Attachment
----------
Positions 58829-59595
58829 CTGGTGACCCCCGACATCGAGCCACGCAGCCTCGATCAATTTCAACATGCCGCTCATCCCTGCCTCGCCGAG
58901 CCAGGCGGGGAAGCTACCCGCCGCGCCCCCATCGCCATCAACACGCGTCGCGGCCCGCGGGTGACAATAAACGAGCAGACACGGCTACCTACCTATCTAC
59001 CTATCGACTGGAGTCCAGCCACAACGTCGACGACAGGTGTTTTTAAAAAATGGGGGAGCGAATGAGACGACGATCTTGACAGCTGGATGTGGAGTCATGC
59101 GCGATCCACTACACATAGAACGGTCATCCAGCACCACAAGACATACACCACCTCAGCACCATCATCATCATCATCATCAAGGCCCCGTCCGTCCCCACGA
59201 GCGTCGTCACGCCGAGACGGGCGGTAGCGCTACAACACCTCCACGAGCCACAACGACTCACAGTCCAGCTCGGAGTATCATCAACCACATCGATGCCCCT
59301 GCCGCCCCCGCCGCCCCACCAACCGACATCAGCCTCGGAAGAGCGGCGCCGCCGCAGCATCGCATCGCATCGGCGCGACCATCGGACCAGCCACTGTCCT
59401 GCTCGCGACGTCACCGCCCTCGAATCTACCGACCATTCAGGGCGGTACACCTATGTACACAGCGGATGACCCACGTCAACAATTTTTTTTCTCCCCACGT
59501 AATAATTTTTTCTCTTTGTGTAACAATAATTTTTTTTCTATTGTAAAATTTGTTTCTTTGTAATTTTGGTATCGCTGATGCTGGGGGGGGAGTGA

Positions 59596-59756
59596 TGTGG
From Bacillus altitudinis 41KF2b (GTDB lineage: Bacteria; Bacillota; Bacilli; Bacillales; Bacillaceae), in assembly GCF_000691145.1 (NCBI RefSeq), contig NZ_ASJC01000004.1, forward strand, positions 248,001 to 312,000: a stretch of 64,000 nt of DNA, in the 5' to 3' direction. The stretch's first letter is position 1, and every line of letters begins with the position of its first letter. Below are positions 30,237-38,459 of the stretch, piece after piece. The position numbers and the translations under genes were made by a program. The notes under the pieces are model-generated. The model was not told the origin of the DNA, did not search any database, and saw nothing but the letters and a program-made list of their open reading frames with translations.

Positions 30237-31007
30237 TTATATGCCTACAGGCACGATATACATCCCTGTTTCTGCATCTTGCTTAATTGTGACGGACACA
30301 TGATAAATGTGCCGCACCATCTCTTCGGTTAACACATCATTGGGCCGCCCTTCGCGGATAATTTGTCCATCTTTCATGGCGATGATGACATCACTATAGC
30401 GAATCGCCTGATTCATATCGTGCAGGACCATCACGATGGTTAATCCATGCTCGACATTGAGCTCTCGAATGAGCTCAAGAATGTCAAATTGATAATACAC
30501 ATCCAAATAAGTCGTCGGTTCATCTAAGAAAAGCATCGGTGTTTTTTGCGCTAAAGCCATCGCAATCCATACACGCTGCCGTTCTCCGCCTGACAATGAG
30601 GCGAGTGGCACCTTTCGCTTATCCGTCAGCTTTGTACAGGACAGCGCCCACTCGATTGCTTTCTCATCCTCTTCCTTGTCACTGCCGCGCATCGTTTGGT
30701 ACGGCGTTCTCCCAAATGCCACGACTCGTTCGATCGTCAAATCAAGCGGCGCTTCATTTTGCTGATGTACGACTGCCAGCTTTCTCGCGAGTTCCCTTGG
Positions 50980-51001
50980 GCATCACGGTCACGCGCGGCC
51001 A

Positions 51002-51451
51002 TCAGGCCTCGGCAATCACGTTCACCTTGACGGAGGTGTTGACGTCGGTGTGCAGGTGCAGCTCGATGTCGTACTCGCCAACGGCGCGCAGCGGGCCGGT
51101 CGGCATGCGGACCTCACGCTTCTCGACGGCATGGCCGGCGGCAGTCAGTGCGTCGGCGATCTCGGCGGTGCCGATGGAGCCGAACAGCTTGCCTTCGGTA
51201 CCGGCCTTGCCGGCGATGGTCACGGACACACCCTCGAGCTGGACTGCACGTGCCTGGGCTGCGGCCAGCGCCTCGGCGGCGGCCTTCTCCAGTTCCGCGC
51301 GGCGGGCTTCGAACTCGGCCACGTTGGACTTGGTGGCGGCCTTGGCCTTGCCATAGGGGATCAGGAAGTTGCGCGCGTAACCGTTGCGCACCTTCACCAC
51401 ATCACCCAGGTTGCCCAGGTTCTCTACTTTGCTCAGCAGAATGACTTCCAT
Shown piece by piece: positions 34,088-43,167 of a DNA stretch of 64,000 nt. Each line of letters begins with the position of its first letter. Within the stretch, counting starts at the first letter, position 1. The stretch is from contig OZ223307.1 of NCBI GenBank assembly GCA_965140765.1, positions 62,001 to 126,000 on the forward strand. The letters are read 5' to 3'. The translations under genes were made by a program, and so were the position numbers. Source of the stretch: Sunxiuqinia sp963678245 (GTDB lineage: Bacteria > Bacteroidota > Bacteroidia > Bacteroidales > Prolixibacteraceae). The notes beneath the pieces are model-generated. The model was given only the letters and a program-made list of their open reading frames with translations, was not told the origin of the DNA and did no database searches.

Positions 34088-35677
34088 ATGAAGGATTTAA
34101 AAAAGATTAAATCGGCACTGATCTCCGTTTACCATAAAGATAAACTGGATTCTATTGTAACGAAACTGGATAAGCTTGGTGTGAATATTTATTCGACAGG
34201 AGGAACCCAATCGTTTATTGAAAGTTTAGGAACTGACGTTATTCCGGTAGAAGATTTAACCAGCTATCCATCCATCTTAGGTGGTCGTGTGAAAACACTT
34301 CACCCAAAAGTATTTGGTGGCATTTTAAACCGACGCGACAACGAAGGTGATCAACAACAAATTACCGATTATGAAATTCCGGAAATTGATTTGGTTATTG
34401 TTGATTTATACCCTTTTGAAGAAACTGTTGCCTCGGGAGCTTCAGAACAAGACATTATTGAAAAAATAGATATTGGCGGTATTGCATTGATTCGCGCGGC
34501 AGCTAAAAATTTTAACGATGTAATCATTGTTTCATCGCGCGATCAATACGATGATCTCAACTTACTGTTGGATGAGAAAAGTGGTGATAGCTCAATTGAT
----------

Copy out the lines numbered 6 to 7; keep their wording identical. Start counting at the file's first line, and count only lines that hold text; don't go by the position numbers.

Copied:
59201 GCGTCGTCACGCCGAGACGGGCGGTAGCGCTACAACACCTCCACGAGCCACAACGACTCACAGTCCAGCTCGGAGTATCATCAACCACATCGATGCCCCT
59301 GCCGCCCCCGCCGCCCCACCAACCGACATCAGCCTCGGAAGAGCGGCGCCGCCGCAGCATCGCATCGCATCGGCGCGACCATCGGACCAGCCACTGTCCT